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The Production and Transmission of Knowledge in Colonial Malaya

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This article aims to highlight how knowledge played an integral role in the cultural reconstruction of the Malay world during the colonial period. The British produced knowledge about the Malays through scholarly writings in history books and the creation of the census report. This knowledge was, for the most part, constructed and did not necessarily correspond to the social reality of the Malays. The education system played a vital role in transmitting this knowledge to the masses, thus beginning a process of internalisation on their part. This led to a rapid disintegration of Malay cultural practices and way of life as they comprehended alien Western concepts, such as history, territory and community. The nationalist movement in present day Malaysia with its emphasis on race and boundaries attests to the degree to which the British has succeeded in transforming the identity of the Malays. The core of this paper is aimed at demonstrating the connection between British administrative procedures and its impact in reconstructing the thought patterns of the people. This permanent invasion upon the minds of the Malays can be said to the most lasting legacy of British colonial rule.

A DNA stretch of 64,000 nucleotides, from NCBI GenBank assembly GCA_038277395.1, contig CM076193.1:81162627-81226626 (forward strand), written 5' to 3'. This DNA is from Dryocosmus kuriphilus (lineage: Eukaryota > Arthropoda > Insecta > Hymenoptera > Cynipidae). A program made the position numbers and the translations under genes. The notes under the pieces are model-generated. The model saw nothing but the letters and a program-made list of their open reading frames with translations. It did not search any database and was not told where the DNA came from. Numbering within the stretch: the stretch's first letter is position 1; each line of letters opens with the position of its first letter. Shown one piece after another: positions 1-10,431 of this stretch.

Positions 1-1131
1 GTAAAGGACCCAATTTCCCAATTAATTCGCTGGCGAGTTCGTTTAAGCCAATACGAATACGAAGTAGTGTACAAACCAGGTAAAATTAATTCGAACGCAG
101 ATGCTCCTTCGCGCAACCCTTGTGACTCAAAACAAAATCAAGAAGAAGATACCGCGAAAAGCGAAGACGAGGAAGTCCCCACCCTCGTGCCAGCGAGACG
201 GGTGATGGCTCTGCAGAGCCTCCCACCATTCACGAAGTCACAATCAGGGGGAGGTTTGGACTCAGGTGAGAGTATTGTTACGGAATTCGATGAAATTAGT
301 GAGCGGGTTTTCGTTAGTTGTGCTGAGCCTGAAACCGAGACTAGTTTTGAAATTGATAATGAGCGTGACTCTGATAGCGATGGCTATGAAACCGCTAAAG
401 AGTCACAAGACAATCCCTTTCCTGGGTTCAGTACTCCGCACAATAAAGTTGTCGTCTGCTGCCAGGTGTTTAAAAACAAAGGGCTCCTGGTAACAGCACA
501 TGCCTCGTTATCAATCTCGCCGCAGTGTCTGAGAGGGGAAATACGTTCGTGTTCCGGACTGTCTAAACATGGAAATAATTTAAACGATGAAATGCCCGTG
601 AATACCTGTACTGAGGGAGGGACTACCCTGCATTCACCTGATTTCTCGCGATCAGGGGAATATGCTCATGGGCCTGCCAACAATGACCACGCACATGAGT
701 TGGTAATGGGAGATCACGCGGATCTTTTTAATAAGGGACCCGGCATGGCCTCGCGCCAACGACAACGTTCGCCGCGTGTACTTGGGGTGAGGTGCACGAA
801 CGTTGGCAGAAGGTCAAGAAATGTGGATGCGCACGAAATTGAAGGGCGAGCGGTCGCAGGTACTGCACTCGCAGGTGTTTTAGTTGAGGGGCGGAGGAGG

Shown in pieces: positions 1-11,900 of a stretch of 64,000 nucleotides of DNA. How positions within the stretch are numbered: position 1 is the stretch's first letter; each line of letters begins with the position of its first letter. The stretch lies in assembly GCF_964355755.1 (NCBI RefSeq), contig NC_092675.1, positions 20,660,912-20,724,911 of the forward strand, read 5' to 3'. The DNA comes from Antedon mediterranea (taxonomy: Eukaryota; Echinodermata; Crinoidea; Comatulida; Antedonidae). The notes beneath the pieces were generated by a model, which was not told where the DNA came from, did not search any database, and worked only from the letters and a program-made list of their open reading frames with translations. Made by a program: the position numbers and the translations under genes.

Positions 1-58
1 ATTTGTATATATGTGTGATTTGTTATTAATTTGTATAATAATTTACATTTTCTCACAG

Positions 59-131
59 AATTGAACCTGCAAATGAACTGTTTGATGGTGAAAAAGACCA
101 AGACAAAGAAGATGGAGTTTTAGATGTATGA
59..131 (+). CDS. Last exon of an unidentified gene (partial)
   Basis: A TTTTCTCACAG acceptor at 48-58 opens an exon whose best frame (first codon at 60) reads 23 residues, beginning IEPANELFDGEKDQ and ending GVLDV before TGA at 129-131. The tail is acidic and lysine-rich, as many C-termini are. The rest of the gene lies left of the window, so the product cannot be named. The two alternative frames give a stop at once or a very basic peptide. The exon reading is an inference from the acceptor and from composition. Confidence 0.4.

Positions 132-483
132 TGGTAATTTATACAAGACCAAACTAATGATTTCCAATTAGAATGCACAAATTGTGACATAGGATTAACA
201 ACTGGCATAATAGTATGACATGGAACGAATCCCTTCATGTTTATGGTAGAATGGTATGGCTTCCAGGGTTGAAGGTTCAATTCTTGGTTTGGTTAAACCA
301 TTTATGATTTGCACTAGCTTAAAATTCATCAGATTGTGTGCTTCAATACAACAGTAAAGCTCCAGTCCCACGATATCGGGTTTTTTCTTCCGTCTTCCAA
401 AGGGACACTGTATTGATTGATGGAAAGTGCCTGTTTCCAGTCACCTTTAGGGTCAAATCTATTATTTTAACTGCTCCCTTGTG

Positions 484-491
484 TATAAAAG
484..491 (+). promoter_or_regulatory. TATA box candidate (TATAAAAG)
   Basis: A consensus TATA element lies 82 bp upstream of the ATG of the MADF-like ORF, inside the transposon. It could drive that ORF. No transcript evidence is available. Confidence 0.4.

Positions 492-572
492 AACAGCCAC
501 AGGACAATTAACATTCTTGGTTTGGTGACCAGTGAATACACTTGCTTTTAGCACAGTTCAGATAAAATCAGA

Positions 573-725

Affiliations: 1: University of Aarhus

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/content/journals/10.1163/156853109x436810
2009-06-01
2016-12-06

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